When lender and borrower relationships break down – especially where the borrower defaults in payments owed to the lender – the borrower often feels (and perhaps justifiably so) that the lender is treating them unfairly or is acting contrary to certain oral promises that may have been made at an earlier time. For instance, at the beginning of a lending relationship, the lender may tell the borrower that if there are ever any difficulties in re-payment, the lender will “work with” the borrower to bring the loan back to good terms. When payments are missed or late, the lender may even give the borrower specific proposals or “commitments” for accommodations that the lender promises to make to assist the borrower (i.e., interest only payments, modification, extension of the loan, etc.)
But unless any of these promises are in writing signed by the lender, it is not enforceable. This means that a lender’s promises – no matter how clearly and definitely made; no matter how much the borrower may have relied on them and changed its position based on them – will not be enforced by any court, unless the promise is in a writing signed by the lender. Likewise, no matter what conduct the lender engages in that the borrower believes may have misled the borrower or otherwise interfered with the borrower’s ability to repay the loan, unless the lender signed a writing containing promises it did not keep, the borrower has no claim against the lender.
Indeed, Michigan law does not recognize what other courts have referred to as claims for “lender liability.” Michigan law is clear that the only claims that a borrower has against a lender must be based on the written agreements between the borrower and lender. Michigan’s refusal to recognize claims for lender liability is rooted both in statutory law and in case law interpreting that statute. See MCL § 566.132(2); Barclae v Zarb, 300 Mich App 455 (2013).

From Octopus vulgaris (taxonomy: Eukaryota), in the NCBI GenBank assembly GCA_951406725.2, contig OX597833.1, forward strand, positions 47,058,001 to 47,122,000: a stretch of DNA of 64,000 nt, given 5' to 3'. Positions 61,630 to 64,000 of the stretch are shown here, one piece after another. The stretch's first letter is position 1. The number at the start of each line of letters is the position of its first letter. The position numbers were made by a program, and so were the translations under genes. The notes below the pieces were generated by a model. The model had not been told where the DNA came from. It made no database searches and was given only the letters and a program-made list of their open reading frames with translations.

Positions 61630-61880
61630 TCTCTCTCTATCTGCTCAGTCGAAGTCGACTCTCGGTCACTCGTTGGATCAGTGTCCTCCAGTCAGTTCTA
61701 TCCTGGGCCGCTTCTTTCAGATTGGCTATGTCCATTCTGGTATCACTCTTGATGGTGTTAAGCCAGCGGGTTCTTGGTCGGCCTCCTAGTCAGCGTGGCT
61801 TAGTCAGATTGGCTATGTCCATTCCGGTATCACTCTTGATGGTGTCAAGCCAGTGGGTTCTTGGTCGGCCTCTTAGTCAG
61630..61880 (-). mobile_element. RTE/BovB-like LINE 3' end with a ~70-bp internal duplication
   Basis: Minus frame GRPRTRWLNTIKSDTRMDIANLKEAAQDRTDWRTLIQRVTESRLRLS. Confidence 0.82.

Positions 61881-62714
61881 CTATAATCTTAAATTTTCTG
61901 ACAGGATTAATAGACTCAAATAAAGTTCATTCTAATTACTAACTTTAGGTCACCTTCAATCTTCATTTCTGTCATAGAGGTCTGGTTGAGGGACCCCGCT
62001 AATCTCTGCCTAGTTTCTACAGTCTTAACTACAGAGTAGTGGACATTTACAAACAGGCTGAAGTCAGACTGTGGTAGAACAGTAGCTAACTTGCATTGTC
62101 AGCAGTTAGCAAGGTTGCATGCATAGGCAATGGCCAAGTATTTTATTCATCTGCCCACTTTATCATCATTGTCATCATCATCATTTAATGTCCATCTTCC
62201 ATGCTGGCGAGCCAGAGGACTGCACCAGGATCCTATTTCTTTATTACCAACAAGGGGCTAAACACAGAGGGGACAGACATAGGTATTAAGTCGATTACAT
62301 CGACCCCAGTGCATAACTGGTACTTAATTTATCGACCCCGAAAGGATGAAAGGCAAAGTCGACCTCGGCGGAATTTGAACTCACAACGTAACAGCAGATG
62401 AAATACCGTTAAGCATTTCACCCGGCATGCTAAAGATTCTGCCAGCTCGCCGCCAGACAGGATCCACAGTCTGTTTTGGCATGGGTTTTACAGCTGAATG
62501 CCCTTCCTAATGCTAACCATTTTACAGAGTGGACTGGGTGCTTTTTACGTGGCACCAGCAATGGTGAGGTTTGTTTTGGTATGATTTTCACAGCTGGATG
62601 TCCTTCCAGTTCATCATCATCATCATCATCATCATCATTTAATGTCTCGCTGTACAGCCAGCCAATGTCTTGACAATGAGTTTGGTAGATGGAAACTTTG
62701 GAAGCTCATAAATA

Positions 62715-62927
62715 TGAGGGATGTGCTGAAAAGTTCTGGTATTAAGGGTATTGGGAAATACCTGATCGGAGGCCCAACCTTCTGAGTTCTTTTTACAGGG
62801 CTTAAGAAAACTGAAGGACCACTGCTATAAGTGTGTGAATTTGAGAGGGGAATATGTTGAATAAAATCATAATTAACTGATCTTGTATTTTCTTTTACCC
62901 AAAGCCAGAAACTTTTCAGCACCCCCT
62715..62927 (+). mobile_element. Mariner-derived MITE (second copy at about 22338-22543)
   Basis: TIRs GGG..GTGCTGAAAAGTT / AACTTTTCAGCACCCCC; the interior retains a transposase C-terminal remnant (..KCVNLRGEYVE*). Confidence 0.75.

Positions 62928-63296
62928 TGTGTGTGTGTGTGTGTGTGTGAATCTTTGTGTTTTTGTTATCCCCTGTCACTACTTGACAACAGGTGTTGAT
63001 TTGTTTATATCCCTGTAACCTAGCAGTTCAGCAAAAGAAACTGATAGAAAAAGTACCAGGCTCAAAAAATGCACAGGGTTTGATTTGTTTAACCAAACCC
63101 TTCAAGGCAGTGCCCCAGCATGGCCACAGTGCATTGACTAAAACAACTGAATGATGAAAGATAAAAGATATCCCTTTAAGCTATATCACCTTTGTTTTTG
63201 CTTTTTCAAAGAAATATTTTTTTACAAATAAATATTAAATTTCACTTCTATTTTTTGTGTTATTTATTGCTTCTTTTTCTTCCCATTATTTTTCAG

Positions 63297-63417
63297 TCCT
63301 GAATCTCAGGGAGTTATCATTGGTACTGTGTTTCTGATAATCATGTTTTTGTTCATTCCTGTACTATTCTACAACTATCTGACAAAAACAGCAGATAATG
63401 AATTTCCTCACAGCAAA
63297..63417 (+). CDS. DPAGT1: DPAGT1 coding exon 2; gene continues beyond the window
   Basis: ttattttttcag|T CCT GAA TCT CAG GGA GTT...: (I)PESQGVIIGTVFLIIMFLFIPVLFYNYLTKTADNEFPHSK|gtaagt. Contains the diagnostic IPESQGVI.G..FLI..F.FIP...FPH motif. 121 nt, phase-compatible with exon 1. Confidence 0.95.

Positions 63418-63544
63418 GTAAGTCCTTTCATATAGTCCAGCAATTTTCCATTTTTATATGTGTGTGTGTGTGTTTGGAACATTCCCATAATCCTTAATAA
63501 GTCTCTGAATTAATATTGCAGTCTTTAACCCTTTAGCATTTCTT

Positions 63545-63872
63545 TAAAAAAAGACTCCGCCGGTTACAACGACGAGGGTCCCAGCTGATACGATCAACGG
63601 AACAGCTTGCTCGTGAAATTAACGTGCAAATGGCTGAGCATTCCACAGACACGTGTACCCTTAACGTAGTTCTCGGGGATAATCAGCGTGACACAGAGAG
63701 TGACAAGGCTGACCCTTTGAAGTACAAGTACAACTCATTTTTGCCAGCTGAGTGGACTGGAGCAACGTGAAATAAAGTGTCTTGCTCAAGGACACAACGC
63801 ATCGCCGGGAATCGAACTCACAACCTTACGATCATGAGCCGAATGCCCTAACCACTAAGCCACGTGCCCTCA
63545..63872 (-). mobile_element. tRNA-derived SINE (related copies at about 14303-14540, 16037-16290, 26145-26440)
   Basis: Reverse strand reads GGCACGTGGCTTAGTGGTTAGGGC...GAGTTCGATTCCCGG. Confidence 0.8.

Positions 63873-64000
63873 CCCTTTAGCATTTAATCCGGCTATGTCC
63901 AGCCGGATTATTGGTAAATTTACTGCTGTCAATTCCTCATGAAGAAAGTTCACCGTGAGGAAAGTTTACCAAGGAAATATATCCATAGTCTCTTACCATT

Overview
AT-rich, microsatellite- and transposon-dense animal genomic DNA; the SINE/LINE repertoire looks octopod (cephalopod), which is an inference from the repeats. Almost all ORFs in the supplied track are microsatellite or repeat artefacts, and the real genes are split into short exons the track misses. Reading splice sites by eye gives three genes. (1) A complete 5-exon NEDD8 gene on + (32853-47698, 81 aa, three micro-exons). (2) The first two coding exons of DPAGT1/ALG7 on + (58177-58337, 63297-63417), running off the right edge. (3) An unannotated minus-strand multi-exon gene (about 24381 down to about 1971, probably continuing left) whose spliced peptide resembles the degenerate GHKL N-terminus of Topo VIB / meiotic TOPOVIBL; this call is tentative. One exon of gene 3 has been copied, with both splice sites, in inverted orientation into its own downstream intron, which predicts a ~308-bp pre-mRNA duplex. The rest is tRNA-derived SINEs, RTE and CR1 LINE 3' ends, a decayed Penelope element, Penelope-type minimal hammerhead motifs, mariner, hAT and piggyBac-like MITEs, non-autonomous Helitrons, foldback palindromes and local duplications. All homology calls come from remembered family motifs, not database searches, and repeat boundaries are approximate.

Recently, the Michigan Court of Appeals confirmed that not only does Michigan law not recognize a claim for “lender liability” Michigan law also does not recognize a defense to an otherwise valid claim for payment on a theory of “lender liability.” In Huntington National Bank v Daniel J Aronoff Living Trust, 305 Mich App 496 (2014), the lender sued the borrowers based on the borrowers’ failure to repay a loan. In defense of those claims, the borrowers argued that the lender never followed through on a certain additional loan commitment and that the failure to follow through on the loan commitment caused the borrower to default on the existing loans. The trial court and the Court of Appeals rejected this defense and confirmed that Michigan’s standing bar on claims for “lender liability” also barred the use of a theory of “lender liability” as a defense to claims for payment on a loan.
Moreover, the Court of Appeals in Aronoff also approved an early entry of summary disposition (i.e., before discovery was complete) on the defendants’ defense of “lender liability” holding that because the defendant bore the burden of proving the existence of a written agreement to make an accommodation, it would have had possession of such an agreement and discovery was unnecessary. In fact, the Court of Appeals specifically rejected the claim that the lender’s internal documents might satisfy the burden of proving the existence of a written agreement to make an accommodation.
The lesson for borrowers is clear: any agreement to make accommodations regarding a loan from a lender must be in a writing signed by the lender, or it is not enforceable. Not as a claim. Not as a defense. Michigan law does not recognize a general claim for “lender liability” and it will not recognize a defense based on that theory either.
For more information regarding lender liability, please contact Stephen McKenney directly at Smckenney@neumananderson.com.
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